Dinner at the Beach House Hotel

By: Judith Keim

The Beach House Hotel Series – Book 3



Dedication


This book is dedicated in loving memory of Barbara Bova, without whose friendship, support, and encouragement, The Beach House Hotel series and my continuing pursuit of writing might not have happened. I’m so grateful to her!





CHAPTER ONE


Rhonda DelMonte Grayson and I stood at the top of the front steps of The Beach House Hotel, the seaside mansion in Sabal, Florida we’d turned into an upscale, boutique hotel. As the limo rolled through the gates of the property, I crossed my fingers behind my back.

With Rhonda due to give birth in the next two months, I needed all the help I could get while Rhonda and her husband Will welcomed their child into their family and the world. Bernhard Bruner was our last hope of finding a suitable general manager for the hotel out of the group of candidates we’d screened.

“I hope we like him,” said Rhonda. “The last two applicants we talked to were doozies. I’m tellin’ ya, Annie, I’m not going to take any bullshit from a guy thinkin’ he can boss us around.”

I smiled, used to the way Rhonda thought and spoke. My proper grandmother would shudder in her blue-blooded grave, but Rhonda wasn’t even aware of the language that hid a big, loving heart.

The limo continued toward us.

“I hope he likes us!” I said, giving my crossed fingers a squeeze.

Below a lock of bleached blond hair that fell on her forehead, Rhonda’s dark eyes sparkled. She elbowed me. “Here goes.”

Before the limo even pulled to a stop, Rhonda and I eagerly made our way down the steps to greet Mr. Bruner. An older man in his fifties, he’d come highly recommended to us as the perfect choice to oversee a property like ours. But would he be willing to work with us?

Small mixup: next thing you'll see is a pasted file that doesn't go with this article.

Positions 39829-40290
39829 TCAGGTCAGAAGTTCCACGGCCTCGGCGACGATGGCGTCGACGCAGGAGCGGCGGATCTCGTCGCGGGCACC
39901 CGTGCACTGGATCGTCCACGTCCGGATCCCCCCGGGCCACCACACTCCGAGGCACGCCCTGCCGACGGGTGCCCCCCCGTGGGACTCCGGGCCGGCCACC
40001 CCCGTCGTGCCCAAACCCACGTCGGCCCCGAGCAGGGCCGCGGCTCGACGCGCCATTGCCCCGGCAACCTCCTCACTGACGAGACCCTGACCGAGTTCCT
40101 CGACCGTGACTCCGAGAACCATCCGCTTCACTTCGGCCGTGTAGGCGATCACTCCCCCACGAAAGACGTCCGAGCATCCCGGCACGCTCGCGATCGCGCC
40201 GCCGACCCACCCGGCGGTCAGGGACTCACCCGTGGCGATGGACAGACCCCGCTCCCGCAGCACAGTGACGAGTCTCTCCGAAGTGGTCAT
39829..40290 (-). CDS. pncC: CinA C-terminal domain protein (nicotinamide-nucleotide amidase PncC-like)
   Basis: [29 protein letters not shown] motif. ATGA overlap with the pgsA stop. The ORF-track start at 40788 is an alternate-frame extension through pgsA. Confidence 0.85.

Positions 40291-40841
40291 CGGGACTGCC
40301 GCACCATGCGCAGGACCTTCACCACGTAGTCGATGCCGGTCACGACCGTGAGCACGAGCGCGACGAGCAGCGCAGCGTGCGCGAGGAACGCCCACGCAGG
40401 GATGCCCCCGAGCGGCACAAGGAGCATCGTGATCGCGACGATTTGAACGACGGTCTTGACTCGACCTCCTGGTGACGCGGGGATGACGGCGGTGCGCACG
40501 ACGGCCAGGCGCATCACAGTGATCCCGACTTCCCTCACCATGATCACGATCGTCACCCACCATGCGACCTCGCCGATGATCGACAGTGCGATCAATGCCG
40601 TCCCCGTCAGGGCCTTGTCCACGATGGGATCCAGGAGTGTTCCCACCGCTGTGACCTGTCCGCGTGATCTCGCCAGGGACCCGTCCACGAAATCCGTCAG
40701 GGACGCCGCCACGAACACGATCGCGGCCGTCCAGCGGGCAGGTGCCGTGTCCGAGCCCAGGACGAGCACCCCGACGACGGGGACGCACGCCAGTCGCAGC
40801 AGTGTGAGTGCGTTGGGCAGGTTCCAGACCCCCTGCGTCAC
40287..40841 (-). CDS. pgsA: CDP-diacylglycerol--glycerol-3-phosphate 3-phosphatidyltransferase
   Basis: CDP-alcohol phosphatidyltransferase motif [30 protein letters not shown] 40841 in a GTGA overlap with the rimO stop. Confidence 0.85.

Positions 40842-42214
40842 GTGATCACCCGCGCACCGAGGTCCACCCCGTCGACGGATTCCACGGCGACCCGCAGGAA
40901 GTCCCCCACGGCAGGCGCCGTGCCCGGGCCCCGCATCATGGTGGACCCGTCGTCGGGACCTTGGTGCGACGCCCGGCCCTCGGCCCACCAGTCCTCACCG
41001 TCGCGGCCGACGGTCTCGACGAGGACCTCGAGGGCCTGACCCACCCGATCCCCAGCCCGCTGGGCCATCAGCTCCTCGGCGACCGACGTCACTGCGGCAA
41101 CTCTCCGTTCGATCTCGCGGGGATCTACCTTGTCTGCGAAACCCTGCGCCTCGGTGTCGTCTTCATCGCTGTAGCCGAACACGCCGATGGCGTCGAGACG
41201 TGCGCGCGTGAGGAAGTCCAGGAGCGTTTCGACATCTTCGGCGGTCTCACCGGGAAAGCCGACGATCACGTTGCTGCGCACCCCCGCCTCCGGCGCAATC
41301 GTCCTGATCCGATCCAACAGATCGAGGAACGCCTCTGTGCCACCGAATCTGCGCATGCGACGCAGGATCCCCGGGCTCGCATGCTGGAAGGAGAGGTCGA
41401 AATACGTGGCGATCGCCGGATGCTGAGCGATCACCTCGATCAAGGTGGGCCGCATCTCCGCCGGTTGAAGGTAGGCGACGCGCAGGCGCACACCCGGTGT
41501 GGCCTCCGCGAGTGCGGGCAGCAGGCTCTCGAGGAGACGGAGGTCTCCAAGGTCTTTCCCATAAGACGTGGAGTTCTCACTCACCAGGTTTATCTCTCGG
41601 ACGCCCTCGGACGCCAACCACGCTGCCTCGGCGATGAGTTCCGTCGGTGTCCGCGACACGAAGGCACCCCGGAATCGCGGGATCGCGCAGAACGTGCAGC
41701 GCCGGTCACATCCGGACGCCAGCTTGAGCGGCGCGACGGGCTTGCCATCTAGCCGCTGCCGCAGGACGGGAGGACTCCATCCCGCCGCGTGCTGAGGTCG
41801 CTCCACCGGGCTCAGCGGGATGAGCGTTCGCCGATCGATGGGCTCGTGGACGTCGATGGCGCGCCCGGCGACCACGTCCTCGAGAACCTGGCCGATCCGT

We’d interviewed several other men who weren’t exactly thrilled with the idea of having to work under the guidance of two women. But The Beach House Hotel was our baby, and we weren’t about to simply hand it over to someone else—no matter how much we wanted and needed some time to ourselves.

Paul, our driver, stopped the limo, got out, and hurried around behind the car to open the passenger door.

A shiny black shoe appeared, followed by creased gray slacks. Dressed in a navy blazer, starched white shirt, and conservative tie, the man who stood so straight before us had a sharp, blue-eyed gaze. Beneath his nose, a trimmed mustache brushed the top of his lips. His stern appearance reminded me of my old, middle-school principal.

As we exchanged greetings, a black and tan dachshund jumped out of the car and sat at her master’s feet, looking up at me with what I thought of as something of a smile. Charmed, I stooped to pat her head.

“And who is this?”

“Trudy,” Bernhard said. “She goes everywhere with me.”

Rhonda and I exchanged glances.

“Uh, we weren’t told about her,” said Rhonda.

Bernhard picked the dog up. She gave him a lick on the cheek and turned bright dark eyes to us, wagging her tail furiously.

“If it’s a problem for me to have her here, we can end this visit right now.” Bernhard’s words weren’t unkind, but there was no question as to his intentions.

I reached over to give Trudy another pat on the head and grinned when she licked my hand. I loved dogs, but Robert, my ex, had been allergic to them. And any kind of pet had been out of the question in my grandmother’s formal home, where I lived after my parents were killed in an automobile accident.

Rhonda glanced at me and shrugged. “It’s okay with me, Bernie.”

Bernhard stiffened. “My name is Bernhard.”

I placed a hand on his arm. “Among ourselves, our staff is quite informal. Rhonda likes to give people nicknames. It’s a sign she likes you.”

I held my breath as I waited for him to say something. If he and Rhonda couldn’t get along, it would never work.

“All right. A few of my friends call me Bernie, but, in business, I like to use my full name.” He set the dog down and stood staring at the façade of the hotel.

The two-story, pink-stucco building with its red-tile roof spread before us. I recalled the first time I’d seen it and how impressed I was with its design and features. By anyone’s definition, the seaside estate was gorgeous.

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